Boscov's has remained distinctive by not following the trends of traditional department stores, retail analysts said. Local names such as Woodward & Lothrop and Hutzler's have disappeared over years of consolidations and mergers. Boscov's has fended off buyout offers to keep the business in the family.
Lakin was upbeat as he checked on the progress at the White Marsh store recently. Dozens of employees carted racks and boxes off tractor-trailers lined up in the parking lot. Workers filled displays. In one corner, two women folded towels. In another, a trio of women unpacked Christmas trees and ornaments. The site manager pointed out a '70s-style chandelier above the escalator that Boscov's has decided to keep. It was left from the former Macy's.
"Customers will come in and look for this," he said.
Lakin said that expanding in the market makes him both nervous and excited.
"My worst fear is that on opening day, nobody shows up," he said.
But Lakin said the company has been studying the Baltimore market for years - it opened its Westminster store in 2003. And Boscov's once came close to signing a deal for space in Owings Mills, but the Rouse Co., which owned the mall at the time, backed out at the last minute in favor of Lord & Taylor, Lakin said.
Boscov's Carroll County location has enjoyed success at TownMall of Westminster. It's in an area where there are a limited number of shopping choices.
"I'm not sure people knew who they were at first," said Denise Beaver, deputy director of the Carroll County Department of Economic Development. "But they were active in the community from the start. My impression is that they've been very well received and people do shop there a lot."
Lakin said Boscov's would focus on providing service that is missing from most stores today. For instance, the department store will fix appliances bought at Boscov's.
The stores will also have many in-store sales promotions and, in an ode to Hecht's, it will offer eclectic coupon deals.
Boscov's was once known for its dowdy fashions, but has improved its merchandise mix over the years. It sells most major brands, such as Calvin Klein and Tommy Hilfiger.
"Boscov's is a pretty good, scrappy, department store chain," said Erik Gordon, an assistant professor of marketing at the Johns Hopkins University. "They're well-positioned in terms of price. They're not super-expensive and they're not cheap. Boscov's has invested a lot of money to get away from that old small-town store they used to be, to be just as good as any other retailer."
The chain spent more than $4 million on renovations at each of the new Baltimore stores. The dark walls of the former Macy's were painted a bright white. Beige tile was replaced with white tile and the amount of light was doubled.
"The whole store was this dark dungeon," Lakin said. "When people walk into the store we want them to see something that is completely different from what was there before."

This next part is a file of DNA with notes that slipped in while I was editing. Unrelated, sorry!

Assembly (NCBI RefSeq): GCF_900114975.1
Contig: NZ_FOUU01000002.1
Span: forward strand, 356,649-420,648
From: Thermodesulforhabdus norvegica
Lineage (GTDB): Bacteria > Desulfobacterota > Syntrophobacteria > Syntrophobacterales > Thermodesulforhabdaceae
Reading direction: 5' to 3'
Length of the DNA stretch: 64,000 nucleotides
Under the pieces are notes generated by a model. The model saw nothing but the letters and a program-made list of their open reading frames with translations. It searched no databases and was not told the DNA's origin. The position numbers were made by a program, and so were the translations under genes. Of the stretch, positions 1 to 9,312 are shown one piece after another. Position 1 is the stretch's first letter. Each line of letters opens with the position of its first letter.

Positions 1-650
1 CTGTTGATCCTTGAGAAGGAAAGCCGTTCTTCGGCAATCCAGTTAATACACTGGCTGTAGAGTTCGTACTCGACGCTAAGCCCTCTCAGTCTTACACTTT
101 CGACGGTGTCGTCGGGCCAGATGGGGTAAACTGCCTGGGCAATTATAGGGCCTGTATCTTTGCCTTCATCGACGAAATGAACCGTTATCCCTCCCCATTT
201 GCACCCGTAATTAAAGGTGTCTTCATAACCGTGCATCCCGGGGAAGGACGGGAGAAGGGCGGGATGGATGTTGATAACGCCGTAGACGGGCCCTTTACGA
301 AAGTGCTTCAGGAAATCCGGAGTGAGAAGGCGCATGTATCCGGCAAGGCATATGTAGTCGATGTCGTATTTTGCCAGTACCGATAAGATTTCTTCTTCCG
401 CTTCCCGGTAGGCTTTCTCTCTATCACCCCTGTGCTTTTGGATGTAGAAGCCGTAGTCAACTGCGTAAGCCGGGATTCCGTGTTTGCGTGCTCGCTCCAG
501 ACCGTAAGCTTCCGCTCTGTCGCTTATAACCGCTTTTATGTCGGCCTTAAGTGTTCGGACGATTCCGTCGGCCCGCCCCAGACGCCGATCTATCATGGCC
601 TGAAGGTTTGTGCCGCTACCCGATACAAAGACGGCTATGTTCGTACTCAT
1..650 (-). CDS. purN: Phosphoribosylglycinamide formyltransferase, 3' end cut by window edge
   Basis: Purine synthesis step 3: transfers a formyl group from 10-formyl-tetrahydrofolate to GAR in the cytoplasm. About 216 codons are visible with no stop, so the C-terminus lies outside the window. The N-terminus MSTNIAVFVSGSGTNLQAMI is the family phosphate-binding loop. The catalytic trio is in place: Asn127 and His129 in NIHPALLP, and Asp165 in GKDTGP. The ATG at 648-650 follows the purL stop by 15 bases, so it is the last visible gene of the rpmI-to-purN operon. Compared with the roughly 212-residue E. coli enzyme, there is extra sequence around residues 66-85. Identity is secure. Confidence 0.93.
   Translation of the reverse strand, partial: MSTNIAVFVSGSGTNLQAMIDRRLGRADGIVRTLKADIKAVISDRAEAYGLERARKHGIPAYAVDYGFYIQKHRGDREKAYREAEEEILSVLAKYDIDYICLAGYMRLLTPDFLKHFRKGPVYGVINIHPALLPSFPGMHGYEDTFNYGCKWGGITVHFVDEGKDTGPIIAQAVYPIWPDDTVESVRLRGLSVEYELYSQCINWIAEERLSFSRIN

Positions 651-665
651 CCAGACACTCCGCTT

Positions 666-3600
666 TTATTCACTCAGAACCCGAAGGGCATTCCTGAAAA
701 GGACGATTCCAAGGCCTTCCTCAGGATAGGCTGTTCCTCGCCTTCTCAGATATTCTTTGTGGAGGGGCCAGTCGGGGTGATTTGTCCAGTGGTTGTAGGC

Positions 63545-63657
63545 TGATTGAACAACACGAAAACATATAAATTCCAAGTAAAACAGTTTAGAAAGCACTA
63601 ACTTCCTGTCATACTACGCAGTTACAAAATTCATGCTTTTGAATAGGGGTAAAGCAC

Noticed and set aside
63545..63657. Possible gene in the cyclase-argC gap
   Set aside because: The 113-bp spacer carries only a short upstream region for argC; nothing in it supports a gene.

Opening at holidays
The Boscov's stores are opening just as the Christmas holiday season begins, the time of year when retailers bring in their biggest profits.
Some analysts said this could be risky from the operations side, given the larger inventory that stores must possess to meet consumer demands. Lakin said it's the time to capture a large number of shoppers and that Boscov's is small and nimble enough to deal with any problems that could arise.
Constantly updated technology will help them figure out quickly where the kinks are and what is selling and what is not, he said.
Boscov's has been introducing itself to customers through mailings. It will also bring people out with advertisements in newspapers and on television and radio.
Those familiar with Baltimore's retail market said Boscov's has a chance to survive because its moderate prices offer a contrast to the more upscale Macy's.
"They've spread their wings and now they're facing some formidable competition," said Mark Millman, founder of executive search firm Millman Search Group. "But they have a good story to tell. They'll do fine in this market."
Charmaine Lawrence, general manager at Marley Station, said many customers are familiar with the Boscov's in Pennsylvania and excited about the opening.
"It certainly will be a big draw for the mall," Lawrence said.
The Boscov's name and logo erected outside the new stores has already prompted curious reactions from area shoppers unfamiliar with the chain.
"Never heard of them," Sheron Hopkins said while having lunch with a mothers' group at Marley Station last week.
That wasn't the case with Rhonda Androsky and her two friends, who were shopping at Marley Station and discussing the new store.
"We'll just have to wait and see," said Androsky, a Severn office manager. "I always look forward to a new place to shop."
Karen Sadangis said her relatives in Delaware are big fans of the store. "I'm thrilled it's coming," she said. "My daughter-in-law thinks it's the best thing that ever happened."